​​Egypt Second Largest Jailer Of Journalists, China Takes #1 Spot

The Associated Press
The Associated Press

TEL AVIV – Egypt is second only to China as the world’s worst jailer of journalists, according to a new report by the New York-based Committee to Protect Journalists.

“Perhaps nowhere has the climate for the press deteriorated more rapidly than in Egypt, now the second worst jailer of journalists worldwide,” the report stated.

Eight journalists were imprisoned in 2015 alone, bringing the number of journalists Cairo is holding in jail to 23. In 2012, there were no journalists in jail in Egypt.

According to the report, President Abdel Fattah el-Sisi continues to use the pretext of national security to clamp down on dissent following his ouster of Muslim Brotherhood President Mohamed Morsi in 2013. Many of the journalists belong to news outlets owned by Islamists.

One journalist, Ismail Alexandrani, who was arrested when he arrived in Egypt from Germany, is a freelancer whose writing focuses on the troubled region of the Sinai Peninsula.

The number of journalists jailed in Turkey also rose dramatically in 2015, doubling to 14. In 2014, the country released dozens of journalists in response to international pressure, but general elections, the precarious situation in Syria, and the tentative ceasefire with the PKK party have meant new arrests.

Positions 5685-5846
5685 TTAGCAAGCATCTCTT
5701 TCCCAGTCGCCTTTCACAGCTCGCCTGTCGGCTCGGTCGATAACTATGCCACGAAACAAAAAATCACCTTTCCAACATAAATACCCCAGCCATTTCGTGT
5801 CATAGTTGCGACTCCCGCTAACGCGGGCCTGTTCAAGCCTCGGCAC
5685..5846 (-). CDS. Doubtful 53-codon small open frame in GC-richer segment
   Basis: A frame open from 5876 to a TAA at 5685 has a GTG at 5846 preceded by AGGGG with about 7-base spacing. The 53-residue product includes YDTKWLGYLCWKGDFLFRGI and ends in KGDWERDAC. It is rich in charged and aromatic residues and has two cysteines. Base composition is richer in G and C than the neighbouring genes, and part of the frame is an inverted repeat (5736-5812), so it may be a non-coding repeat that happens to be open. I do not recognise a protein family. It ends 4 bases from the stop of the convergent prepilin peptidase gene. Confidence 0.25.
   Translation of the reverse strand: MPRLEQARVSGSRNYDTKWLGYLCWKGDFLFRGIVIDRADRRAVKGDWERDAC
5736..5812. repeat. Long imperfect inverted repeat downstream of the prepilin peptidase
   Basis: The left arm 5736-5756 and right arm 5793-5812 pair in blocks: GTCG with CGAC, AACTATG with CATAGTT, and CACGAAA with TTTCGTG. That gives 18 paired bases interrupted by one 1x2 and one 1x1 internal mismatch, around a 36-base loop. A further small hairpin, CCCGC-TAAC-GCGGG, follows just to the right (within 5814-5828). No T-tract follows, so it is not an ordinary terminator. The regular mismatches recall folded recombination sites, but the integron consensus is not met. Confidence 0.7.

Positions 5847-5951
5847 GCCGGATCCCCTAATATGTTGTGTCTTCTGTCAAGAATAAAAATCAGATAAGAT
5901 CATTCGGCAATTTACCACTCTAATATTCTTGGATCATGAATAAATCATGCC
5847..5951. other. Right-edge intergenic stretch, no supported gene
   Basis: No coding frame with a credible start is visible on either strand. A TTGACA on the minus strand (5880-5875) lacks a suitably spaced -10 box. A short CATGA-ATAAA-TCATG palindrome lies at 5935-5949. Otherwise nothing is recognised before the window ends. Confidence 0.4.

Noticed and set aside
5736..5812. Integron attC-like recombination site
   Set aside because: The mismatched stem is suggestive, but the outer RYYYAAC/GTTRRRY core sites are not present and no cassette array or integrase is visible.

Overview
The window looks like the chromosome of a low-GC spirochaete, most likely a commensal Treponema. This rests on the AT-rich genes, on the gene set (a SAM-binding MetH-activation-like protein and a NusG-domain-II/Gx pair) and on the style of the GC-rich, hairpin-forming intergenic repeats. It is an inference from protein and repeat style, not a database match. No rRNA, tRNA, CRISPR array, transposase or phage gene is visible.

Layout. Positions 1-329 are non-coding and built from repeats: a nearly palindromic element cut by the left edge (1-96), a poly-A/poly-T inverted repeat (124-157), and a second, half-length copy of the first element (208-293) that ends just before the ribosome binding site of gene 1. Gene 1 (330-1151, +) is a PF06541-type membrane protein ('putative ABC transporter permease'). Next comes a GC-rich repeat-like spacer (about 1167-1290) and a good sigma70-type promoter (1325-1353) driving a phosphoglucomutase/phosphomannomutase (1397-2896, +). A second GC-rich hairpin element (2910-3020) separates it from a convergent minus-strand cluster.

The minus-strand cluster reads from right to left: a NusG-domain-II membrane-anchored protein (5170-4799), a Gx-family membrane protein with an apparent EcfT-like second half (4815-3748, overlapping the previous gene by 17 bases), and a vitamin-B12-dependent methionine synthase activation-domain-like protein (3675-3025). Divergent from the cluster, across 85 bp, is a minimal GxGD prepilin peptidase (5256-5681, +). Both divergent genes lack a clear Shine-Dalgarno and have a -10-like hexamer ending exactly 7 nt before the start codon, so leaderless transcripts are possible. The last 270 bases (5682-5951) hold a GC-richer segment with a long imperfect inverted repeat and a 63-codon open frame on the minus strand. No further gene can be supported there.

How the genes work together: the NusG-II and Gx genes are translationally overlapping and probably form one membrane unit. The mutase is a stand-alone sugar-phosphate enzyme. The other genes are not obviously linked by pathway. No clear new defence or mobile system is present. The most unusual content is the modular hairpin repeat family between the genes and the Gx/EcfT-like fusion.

The 49 journalists currently in prison in China makes it the world’s worst offender for the second year in a row.

Anti-state charges are the number one excuse for jailing journalists in Iran, where the number of journalists in jail fell from 30 in 2014 to 19 in 2015. However, Iran has adopted a revolving-door policy that allows some prisoners to be temporarily released while others are arrested.

Altogether, CPJ identified 199 journalists in prison because of their work in 2015, compared with 221 the previous year. Iran, Vietnam, and Ethiopia were among the countries holding fewer journalists in prison, but the climate of fear still pervades those countries and journalists who are released often face forced exile or harsh clampdowns.

The report accounts only for journalists in government custody and does not include those who have disappeared or who were abducted by non-state groups. The CPJ estimates that at least 40 journalists are missing in the Middle East and North Africa, many of whom are captives of terrorist groups including ISIS.


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